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The Voice of the Black Community


Care Ring’s new leader sets sights on growing health care access
Tchernavia Montgomery assumed job in March
Published Friday, May 21, 2021 10:00 pm
by Herbert L. White

Tchernavia Montgomery is executive director of Care Ring, a nonprofit health care provider in Charlotte.

Tchernavia Montgomery has built her professional career on service to the vulnerable and underserved.

Montgomery is the new executive director of health care provider nonprofit Care Ring and the first Black person to hold the position. She has 17 years of experience in health and human services as a licensed clinical social worker and before joining Care Ring was chief program officer at Crisis Assistance Ministry.

Montgomery, who earned bachelor’s and master’s degrees in social work from UNC Charlotte, is an adjunct professor and chairs the School of Social Work’s Community Advisory Board.

In an interview with The Post, Montgomery talked about her first month leading Care Ring since taking over in March, goals and how the COVID-19 pandemic has affected the nonprofit’s mission. Answers are edited for brevity and clarity.

Q: How are you adjusting to the new job, and what is entailed with the position?

TM: The transition has gone wonderfully. I can say without a doubt that the staff [is] incredibly passionate about what they do. They are very engaged with the people that we serve. Care Ring and the organization was left in an excellent position by the previous executive director.

Q: Explain what Care Ring is, what it does, and how long it’s been around.

TM: Care Ring has been around since 1955. We are a trusted healthcare organization in the community for those who are uninsured and those who are underinsured.
Each day we provide a wide array of high-quality health services to individuals that lack access to other means of care, and we do everything that we do it in a compassionate and empowering manner, so that we can preserve the dignity and respect of the people that we serve.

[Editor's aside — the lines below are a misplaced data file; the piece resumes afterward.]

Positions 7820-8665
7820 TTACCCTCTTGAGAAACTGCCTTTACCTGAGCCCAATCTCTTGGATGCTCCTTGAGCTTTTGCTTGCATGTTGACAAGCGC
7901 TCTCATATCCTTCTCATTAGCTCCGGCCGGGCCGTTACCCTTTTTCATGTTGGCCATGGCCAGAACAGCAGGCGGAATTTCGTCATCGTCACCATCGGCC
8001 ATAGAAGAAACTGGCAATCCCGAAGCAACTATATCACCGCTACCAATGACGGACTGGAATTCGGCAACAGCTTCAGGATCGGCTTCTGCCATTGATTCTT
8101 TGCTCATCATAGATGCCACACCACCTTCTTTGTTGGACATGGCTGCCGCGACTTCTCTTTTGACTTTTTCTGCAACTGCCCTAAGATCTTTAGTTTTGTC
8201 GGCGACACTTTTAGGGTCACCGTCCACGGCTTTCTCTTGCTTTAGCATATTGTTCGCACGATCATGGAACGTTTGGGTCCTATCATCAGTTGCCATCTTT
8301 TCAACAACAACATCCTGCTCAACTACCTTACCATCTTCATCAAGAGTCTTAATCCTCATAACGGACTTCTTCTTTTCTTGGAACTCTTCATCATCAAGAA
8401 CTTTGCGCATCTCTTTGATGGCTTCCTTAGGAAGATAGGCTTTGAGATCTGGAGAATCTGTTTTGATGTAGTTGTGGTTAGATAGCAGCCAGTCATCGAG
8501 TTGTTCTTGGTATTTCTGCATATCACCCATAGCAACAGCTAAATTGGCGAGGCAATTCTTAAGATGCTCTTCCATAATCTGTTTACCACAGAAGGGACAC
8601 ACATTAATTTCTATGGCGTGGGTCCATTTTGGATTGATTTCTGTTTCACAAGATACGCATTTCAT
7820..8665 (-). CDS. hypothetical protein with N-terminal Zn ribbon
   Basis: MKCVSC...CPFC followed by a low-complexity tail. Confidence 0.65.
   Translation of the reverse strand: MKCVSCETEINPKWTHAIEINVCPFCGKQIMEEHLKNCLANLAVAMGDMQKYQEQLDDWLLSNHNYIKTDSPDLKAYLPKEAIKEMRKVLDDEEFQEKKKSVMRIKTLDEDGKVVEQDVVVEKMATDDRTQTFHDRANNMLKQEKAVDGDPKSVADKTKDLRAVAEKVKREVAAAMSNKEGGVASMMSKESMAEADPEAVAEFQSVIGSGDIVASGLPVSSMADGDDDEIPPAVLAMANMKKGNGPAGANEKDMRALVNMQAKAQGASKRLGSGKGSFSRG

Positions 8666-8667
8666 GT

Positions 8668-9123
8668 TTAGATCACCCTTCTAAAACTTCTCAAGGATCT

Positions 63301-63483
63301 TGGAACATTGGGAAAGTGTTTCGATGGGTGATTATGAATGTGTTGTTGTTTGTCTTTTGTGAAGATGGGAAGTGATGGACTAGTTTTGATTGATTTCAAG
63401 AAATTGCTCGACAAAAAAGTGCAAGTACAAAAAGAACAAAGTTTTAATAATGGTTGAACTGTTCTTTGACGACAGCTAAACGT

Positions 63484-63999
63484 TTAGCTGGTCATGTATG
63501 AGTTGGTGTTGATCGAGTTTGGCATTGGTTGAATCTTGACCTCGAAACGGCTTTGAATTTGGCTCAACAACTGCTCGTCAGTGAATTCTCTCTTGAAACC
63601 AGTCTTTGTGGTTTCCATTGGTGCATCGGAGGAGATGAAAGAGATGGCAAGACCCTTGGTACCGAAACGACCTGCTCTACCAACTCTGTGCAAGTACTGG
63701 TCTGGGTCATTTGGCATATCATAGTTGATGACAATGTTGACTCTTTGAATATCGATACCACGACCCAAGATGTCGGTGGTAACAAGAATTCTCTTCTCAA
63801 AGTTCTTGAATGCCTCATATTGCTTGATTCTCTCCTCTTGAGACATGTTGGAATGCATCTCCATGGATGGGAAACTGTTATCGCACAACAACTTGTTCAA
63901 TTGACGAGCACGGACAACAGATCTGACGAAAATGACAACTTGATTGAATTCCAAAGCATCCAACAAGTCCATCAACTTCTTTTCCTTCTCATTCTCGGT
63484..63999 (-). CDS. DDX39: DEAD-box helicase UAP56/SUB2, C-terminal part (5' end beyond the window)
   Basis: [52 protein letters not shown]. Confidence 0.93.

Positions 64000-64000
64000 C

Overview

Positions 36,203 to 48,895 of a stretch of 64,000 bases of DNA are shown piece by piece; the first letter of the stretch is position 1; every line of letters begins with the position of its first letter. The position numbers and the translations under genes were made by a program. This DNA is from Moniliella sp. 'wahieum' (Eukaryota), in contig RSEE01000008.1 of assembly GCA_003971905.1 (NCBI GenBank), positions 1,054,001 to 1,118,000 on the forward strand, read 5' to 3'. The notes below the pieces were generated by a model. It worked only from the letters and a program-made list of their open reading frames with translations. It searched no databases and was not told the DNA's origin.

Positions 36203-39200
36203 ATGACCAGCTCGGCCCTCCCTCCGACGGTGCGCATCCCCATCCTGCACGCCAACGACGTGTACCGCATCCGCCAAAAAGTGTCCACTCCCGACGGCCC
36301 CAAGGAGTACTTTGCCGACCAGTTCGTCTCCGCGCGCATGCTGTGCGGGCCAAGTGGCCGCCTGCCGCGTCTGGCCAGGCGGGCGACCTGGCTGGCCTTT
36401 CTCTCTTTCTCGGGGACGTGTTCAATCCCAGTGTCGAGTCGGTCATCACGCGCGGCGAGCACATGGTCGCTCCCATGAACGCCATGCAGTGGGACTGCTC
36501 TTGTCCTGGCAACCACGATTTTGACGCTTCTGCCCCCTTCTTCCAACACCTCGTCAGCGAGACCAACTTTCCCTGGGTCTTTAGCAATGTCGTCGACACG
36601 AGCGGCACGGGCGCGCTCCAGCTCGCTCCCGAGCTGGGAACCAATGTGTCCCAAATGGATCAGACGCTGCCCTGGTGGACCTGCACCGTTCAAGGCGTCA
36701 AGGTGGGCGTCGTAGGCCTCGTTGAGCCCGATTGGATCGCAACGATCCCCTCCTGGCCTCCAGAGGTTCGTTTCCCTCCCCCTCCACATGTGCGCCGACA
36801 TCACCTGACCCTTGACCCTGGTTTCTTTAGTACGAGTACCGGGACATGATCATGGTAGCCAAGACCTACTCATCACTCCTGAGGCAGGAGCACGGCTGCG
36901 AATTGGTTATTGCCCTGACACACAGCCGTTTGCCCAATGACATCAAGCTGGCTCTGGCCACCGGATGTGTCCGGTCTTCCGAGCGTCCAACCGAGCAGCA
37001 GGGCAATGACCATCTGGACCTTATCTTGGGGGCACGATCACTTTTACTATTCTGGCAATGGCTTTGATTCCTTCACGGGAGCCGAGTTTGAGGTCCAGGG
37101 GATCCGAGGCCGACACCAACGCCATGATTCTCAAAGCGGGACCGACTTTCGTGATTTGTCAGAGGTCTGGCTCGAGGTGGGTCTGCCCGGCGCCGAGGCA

We have three distinct programs that service those populations, and those services are supported by an arm of advocacy for the community, especially those that have limited resources, are low income or in vulnerable positions and at risk for chronic illnesses and medical conditions that require management.

Q: Obviously, there’s been a great deal of change in terms of access to healthcare insurance, whether it was in the 1960s with the Great Society or 10 years ago with the Affordable Care Act. How do things stack up these days?

TM: Access remains an issue for those especially in lower income populations. Currently in Mecklenburg County, around 12% of people are uninsured, so they have no coverage. And for us, we primarily serve in those communities where there are lower resources, so we want to ensure that there’s health equity across the board, and that people have access to care.

We’ve seen especially during the pandemic we know we know that there have been disparities, and that black and brown people have been disproportionately impacted by COVID 19 and we’ve just seen through this pandemic that those issues have just been further exacerbated. So, it’s very tough to get a program running that is low cost, that ensures access and also has quality, but that’s our goal – to provide services that fall within what we call the Iron Triangle in healthcare.

Q: When it comes to a safety net, it sounds as if there’s not a fully constructed net.